The New York Times as comeback kid

Joe Pompeo

What better way for New York Times executives to celebrate the news that 281,000 subscribers are now paying to read the publication in digital form than with a magazine cover story about the paper of record's comeback?

A comeback is indeed the premise of Seth Mnookin's feature in New York Magazine this week.

Remember back in the '00s, when the Times had lost a fair chunk of its credibility thanks to a former intern who made up stories and a seasoned reporter who believed stories other people made up? When the advent of online news began to suck the life out of the Gray Lady's business model? When some media watchers thought it plausible that the iconic news outlet might not even exist in another few months?

No more!

The Times is back "from the brink of extinction," Mnookin writes, explaining of the paper and its publisher, Arthur Sulzberger Jr:

A funny thing happened on the way to the graveyard. Though the Times' circulation dipped during the crash years, much of the lost revenue was made up for by doubling the newsstand price, from $1 to $2—evidence, the paper insisted, that its premium audience understood the value of a premium product. [...] In fact, less than 48 hours before my interview, the Times announced it would finish paying back the Carlos Slim loan in full on August 15, three and a half years early. When they were released last week, the company's second-quarter financial results showed an overall loss largely owing to the write-down of some regional papers, but they also contained a much more important piece of data: The digital-subscription plan—the famous "paywall"—was working better than anyone had dared to hope.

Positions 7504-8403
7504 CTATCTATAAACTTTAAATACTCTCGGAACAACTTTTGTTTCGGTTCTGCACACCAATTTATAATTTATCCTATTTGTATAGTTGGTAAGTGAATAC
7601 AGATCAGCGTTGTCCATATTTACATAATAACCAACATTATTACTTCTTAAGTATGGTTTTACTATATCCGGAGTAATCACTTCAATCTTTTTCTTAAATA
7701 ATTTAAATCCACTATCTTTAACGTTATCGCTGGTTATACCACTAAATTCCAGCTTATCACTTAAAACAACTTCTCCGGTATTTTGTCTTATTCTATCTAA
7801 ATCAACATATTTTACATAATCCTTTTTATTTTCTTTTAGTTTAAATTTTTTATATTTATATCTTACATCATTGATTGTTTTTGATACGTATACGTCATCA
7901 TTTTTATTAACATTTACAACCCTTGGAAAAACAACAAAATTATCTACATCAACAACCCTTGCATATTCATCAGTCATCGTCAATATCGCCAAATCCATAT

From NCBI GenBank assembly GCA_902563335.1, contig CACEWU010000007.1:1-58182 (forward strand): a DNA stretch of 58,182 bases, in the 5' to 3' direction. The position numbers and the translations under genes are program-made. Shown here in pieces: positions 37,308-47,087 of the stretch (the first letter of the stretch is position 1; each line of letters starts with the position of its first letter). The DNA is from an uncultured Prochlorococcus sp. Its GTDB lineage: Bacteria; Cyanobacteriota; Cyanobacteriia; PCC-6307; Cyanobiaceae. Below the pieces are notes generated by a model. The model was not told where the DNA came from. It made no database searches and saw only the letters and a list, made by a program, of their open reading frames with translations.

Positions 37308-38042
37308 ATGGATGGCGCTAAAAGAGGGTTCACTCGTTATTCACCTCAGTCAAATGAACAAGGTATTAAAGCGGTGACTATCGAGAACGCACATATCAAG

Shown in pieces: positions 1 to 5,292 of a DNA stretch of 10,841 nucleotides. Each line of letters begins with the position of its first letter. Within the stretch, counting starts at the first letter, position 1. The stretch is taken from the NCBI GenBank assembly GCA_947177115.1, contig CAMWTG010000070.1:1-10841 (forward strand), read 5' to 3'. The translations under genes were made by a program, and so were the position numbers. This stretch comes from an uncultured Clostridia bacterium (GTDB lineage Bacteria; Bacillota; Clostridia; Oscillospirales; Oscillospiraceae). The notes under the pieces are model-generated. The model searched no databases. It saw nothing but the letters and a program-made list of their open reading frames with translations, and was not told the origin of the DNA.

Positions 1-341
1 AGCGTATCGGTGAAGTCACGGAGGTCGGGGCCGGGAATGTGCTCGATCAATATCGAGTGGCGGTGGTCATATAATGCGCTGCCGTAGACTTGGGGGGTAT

Meanwhile, a phone-hacking scandal was engulfing Rupert Murdoch and News Corp. This was not in itself relevant to the Times, but it carried its own symbolism. Murdoch had made a point, after his purchase of The Wall Street Journal, of suggesting that the Times was vulnerable. "Let the battle begin," he wrote in a note to Sulzberger. Sulzberger would not be quite human if he didn't take some satisfaction in his rival's troubles, especially because an aggressively reported investigation the Times published in its magazine last September was critical in bringing the scandal to light

You can read the rest of the piece here.

In other Times developments, outgoing executive editor Bill Keller has given up his oft-controversial Sunday Magazine column and will instead focus solely on contributions to the op-ed page after he steps down from the top masthead perch on Sept. 6.

Keller tells WWD's John Koblin: "The magazine column has been fun ... but op-ed has greater license to have opinions, and a day-before deadline," adding wryly of his apparent 41.6-percent correction rate: 'Thanks for noticing the corrections. I don't think any of them undermined the point of the column, but every one made me wince. And I've gotten better with practice, so there's probably hope for me."